Who says VR performs best for gaming and entertainment? Risk-free training, reduced budget misuse, and fewer reworks – here are some of the many features Virtual Reality provides for the construction industry. Now, let’s dive deeper and learn more about it.
Table of contents
What VR in Construction Is
In general terms, VR is a custom simulated environment filled with 3D models. One can simulate almost everything: from an entire building to check the calculations to a new construction process to help colleagues implement it faster. It gives a more accurate and realistic view of the project to implement, which is especially useful for such a complex industry as construction.
Enhanced with advanced 3D modeling techniques, such as Building Information Modeling (BIM) and laser scanning, VR construction opens up new opportunities to create, manage, and modify field-specific asset data even in real time.
Benefits of VR in Construction
VR is used in construction less often than it should be, and for this reason, its potential advantages here may not be seen. Let’s examine several points and find out why exactly virtual reality is a top-tier choice for the building industry.
It’s no secret every construction project is unique and requires its own approach. That is why it is often complicated to map out the working processes ahead of time: new features and requests may appear anytime.
Virtual reality helps overcome the challenges by providing additional scalability and flexibility of the processes. Physical mini models used before could display the project’s general image, but they were hard to modify and scale in case of changes. Moreover, all employees had to travel to the office and see the model with their own eyes. It was quite a waste of time.
VR solves those issues, too. It displays the entire project on a full scale compared to the tiny models, but it also supports swift changes. It means that rather than add new features physically to the mockup, VR allows for quick and cheap updates with no risk of destroying anything. On top of that, virtual models are easy to share, which means no necessity to travel anywhere to examine the new details together.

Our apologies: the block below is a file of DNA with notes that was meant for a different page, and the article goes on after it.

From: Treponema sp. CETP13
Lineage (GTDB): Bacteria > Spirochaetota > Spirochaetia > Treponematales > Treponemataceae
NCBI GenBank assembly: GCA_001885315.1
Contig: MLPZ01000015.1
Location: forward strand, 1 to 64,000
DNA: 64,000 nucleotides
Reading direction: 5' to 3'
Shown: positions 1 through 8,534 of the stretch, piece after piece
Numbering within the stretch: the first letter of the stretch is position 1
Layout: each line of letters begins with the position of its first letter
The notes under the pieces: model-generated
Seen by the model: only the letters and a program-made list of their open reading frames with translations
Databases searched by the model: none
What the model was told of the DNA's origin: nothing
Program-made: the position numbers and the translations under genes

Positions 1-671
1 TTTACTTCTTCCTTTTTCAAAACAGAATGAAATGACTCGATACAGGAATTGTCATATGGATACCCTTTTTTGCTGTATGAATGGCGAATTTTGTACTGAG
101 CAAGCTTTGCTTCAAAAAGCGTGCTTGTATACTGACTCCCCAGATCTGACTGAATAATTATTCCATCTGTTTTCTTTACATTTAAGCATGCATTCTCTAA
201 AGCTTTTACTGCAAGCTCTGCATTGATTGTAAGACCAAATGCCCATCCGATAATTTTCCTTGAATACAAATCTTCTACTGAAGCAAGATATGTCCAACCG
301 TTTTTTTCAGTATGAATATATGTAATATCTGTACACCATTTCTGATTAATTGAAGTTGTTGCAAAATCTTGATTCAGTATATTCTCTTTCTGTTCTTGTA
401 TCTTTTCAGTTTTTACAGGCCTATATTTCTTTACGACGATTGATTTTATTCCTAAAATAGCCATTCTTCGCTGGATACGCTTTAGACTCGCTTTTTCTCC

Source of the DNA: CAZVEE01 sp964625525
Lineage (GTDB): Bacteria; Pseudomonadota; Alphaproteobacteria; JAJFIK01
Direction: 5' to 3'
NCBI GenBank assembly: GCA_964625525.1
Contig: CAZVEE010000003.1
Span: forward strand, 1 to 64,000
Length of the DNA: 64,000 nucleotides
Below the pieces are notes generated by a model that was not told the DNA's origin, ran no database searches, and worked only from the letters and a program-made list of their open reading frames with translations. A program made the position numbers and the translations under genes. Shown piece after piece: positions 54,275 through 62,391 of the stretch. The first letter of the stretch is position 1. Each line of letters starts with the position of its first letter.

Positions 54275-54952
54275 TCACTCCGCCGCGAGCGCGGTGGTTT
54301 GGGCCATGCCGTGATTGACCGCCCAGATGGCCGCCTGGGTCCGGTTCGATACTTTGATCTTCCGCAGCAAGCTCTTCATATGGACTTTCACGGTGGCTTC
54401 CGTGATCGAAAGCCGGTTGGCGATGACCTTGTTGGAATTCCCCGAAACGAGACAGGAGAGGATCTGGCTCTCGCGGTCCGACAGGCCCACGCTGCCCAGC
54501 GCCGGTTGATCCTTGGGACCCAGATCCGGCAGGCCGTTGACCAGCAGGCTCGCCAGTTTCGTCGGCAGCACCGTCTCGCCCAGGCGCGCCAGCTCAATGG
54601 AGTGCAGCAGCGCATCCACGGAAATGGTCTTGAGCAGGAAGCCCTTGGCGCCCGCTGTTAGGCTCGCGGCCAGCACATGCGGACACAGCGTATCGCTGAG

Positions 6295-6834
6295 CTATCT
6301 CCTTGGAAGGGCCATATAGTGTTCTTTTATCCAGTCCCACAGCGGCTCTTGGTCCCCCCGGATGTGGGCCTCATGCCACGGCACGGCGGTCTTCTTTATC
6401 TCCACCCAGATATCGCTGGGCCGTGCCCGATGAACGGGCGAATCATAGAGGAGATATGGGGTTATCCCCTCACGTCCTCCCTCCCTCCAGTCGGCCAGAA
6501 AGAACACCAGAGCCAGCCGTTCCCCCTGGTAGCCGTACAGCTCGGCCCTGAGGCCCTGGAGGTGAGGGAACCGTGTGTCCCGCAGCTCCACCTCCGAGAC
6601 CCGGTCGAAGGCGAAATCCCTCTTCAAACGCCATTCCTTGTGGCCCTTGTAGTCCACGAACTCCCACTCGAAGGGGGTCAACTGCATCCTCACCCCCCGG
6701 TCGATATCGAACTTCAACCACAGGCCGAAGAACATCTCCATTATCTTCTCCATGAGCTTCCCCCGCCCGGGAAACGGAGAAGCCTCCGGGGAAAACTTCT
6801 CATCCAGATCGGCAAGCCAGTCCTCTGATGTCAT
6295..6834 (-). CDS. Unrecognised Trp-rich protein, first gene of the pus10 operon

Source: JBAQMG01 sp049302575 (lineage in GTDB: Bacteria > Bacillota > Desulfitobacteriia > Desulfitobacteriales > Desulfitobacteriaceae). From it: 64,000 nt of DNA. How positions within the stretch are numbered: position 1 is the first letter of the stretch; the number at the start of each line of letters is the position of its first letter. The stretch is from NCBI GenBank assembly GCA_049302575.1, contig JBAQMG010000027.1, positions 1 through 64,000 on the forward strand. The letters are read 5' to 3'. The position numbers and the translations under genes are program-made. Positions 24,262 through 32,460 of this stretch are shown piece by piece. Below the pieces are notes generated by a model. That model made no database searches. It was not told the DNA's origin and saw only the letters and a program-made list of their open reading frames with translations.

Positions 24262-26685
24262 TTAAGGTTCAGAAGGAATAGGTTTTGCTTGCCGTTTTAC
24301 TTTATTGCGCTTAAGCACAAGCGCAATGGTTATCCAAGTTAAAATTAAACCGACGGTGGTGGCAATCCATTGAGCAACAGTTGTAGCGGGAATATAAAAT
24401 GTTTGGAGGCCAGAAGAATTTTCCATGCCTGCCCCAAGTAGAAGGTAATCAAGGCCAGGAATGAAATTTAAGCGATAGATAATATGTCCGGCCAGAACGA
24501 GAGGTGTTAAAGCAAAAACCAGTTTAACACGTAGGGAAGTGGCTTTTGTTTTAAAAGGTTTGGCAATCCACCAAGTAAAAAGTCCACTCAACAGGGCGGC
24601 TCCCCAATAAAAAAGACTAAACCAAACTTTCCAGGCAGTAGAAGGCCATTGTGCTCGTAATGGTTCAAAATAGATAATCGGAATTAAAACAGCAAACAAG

It’s way better to see the project site in real life than try to get the most out of blueprints. Visual clarity makes it easier for teams to understand the work scope, spread load correctly, and collaborate more efficiently.
That is the thing VR environment provides: visualization of the future project. This benefit is incredibly rewarding for complicated or remote projects, where teams may experience communication issues or when construction site conditions may be challenging for visits.
For example, VR construction helps stakeholders and supervisors understand the project needs in the initial stages, where the cost of a mistake is low. It also lets a remote working team understand new features stakeholders wish to implement and view the construction progress.
The construction industry has always been an area of high risk, even for experienced specialists, not to mention interns. Still, there’s always a need for training.
For this reason, VR-based training gets more and more attention from construction companies. It provides more efficient and safe educational processes compared to real-life situations. Here’s an example. A simple forklift caused over 74 deaths and 9,050 non-fatal injuries in 2017 in the USA only, according to the US Bureau of Labor Statistics. The main reason for it was the lack of training.
It is only a segment of all the injuries in the construction sphere; other sides may unveil yet higher fatality rates. Virtual reality can help reduce them and improve the overall level of training at the same time.
Reduction in Rework and Labor Costs